Supreme Court sides with Burns, slaps down LCB attempt to maintain secrecy

‘Victory for the people’ led by Cambria rep.’s refusal to back down

EBENSBURG, Jan. 8 – Proving again that one person can make a difference, state Rep. Frank Burns today heralded a state Supreme Court ruling against the state Liquor Control Board -- handing a final victory to Burns in his long legal battle to end secrecy at the state agency.

"Finally, in a victory for the people, the LCB has learned that it works for us -- not the other way around," Burns said. "The Supreme Court has denied hearing the LCB's appeal, adding its legal authority to the belief that the number of liquor licenses available for action by county is not something that can be kept under wraps."

For nearly two years Burns has been fighting against the LCB’s attempt to keep records from the public in violation of the state’s sunshine laws. Specifically in May 2019, Burns asked the LCB for a listing of how many deactivated restaurant liquor licenses are available for auction in each county under Act 39 of 2016. The LCB denied Burns’ request, claiming the number of licenses was a “trade secret,” and that it was exempt from disclosure because it was part of internal deliberations of the agency.

“It really rubs me the wrong way that the LCB considers itself a protected business within government, complete with so-called ‘trade secrets,’” Burns said. “Not only did they deny my request, but they also used taxpayer resources to wage a clearly losing legal battle to keep these records out of the public eye.”

Burns appealed the LCB’s decision to the courts and won, without using taxpayer funds. He hired attorney Terry Mutchler, the founding executive director of the Office of Open Records, to represent him in the government transparency case.

In June the Commonwealth Court handed the LCB a stinging rebuke, when it ruled that the LCB’s license auctions are a government function – not a “trade secret” – and that the LCB undermined its own argument that license data is proprietary by admitting it has previously released license tallies in some counties.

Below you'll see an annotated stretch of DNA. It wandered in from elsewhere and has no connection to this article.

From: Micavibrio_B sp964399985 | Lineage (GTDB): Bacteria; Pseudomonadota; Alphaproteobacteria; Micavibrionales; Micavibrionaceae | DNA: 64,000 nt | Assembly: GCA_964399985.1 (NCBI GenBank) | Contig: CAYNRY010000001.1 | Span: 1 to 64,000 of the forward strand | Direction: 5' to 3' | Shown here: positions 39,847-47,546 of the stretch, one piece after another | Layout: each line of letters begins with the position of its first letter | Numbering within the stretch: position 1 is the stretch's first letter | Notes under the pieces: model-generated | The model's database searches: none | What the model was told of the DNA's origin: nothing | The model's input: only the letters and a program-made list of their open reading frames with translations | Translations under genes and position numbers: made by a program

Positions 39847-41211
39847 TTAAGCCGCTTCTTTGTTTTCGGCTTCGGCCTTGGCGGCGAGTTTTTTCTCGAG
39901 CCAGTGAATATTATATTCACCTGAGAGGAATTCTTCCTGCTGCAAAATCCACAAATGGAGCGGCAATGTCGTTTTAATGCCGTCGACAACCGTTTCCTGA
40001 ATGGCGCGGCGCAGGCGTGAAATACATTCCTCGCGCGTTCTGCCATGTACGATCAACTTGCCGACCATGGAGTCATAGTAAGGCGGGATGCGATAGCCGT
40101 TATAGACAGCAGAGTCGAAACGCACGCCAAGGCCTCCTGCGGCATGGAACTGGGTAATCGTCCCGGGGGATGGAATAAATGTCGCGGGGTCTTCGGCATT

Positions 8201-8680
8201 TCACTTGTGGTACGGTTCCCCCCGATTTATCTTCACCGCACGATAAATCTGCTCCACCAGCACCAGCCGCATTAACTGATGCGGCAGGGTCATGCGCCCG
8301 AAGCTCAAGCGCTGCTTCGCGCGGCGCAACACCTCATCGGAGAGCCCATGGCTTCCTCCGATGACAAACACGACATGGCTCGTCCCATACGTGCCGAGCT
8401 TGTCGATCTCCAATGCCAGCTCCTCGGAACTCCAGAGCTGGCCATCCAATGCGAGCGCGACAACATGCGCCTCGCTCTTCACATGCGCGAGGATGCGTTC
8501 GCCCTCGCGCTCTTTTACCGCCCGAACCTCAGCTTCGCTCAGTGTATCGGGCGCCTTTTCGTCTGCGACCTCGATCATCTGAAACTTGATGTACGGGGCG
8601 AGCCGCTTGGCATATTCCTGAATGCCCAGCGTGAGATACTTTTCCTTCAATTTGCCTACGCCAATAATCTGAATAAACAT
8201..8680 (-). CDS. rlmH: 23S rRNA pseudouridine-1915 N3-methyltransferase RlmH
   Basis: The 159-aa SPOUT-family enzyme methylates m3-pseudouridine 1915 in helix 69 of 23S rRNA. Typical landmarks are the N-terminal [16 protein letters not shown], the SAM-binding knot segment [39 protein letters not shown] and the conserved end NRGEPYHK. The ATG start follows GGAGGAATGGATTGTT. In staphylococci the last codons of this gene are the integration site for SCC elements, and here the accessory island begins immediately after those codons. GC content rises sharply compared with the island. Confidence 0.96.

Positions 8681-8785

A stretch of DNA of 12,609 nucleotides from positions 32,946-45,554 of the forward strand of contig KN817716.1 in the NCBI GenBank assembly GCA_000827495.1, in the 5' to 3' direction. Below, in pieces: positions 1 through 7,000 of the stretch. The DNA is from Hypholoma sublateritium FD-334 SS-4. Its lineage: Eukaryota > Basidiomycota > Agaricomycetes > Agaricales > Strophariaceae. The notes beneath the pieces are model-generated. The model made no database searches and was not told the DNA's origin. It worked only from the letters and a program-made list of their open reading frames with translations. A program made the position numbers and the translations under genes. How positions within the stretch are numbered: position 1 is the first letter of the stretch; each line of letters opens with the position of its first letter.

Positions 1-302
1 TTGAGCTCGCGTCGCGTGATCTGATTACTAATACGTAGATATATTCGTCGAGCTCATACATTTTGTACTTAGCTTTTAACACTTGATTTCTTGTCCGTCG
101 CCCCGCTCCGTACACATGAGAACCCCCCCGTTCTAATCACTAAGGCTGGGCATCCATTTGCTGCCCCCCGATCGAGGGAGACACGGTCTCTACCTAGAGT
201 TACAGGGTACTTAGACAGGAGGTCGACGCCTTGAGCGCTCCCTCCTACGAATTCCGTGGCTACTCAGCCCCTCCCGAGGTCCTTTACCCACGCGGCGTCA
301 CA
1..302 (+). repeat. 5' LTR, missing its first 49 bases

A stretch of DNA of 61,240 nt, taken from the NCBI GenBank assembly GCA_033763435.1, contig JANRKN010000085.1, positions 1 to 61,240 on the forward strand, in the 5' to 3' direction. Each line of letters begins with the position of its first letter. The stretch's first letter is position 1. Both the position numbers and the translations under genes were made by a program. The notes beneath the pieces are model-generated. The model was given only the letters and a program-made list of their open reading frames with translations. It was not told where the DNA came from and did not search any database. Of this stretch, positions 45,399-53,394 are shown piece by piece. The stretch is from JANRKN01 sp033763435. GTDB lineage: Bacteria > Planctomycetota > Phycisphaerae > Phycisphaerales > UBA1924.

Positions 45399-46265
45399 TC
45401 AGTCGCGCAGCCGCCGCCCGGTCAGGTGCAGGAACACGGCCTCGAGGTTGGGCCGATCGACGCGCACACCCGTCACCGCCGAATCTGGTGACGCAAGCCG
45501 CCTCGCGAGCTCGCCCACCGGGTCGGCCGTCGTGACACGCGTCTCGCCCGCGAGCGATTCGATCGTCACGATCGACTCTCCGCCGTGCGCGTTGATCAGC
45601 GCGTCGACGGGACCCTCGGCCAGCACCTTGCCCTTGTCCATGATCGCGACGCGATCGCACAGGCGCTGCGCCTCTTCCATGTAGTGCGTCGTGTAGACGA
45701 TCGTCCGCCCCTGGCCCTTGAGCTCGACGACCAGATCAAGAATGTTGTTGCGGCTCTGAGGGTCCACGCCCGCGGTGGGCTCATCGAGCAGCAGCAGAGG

The state agency subsequently appealed that decision to the state Supreme Court, which this week declined to hear the case, meaning the lower court’s ruling will stand and the LCB must produce the requested documents within 30 days.

“Most everyday folks don’t have the time, effort or resources to see a case through all the way to the Pennsylvania Supreme Court,” said Mutchler. “After the Office of Open Records ordered release (of the information) – and did a terrific analysis – and the Commonwealth Court said the same thing, I do think certainly taking it up (to the Supreme Court) was their right… but I think this was more a delay than deliberative.

“For the first time in history, citizens are going to get to see numbers of these licenses, thanks to Representative Burns’ perseverance,” she continued. “This will turn out to be one of the most significant cases in Pennsylvania history,” Mutchler said. “For transparency, it’s a very, very big win.”

For his part, Burns remains focused on what drove him to seek the information in the first place – the plight of mom-and-pop businesses who have been undercut by the LCB’s license auctions, which he believes have devalued licenses in rural areas like Cambria County.

“Small businesses have a right to know how many liquor licenses are available in their county so they can make sound business decisions about whether to sell or hold onto their license,” Burns said. “The bureaucrats in Harrisburg may look at this as dollars and cents, or protecting prerogatives, but to me this is about families trying to keep food on the table and doing what is right by the people I represent.

“This is a win for all Pennsylvanians and small businesses statewide,” Burns continued. “Given the LCB’s fight-to-the-death to hide these records, I’m curious to see what they will show.”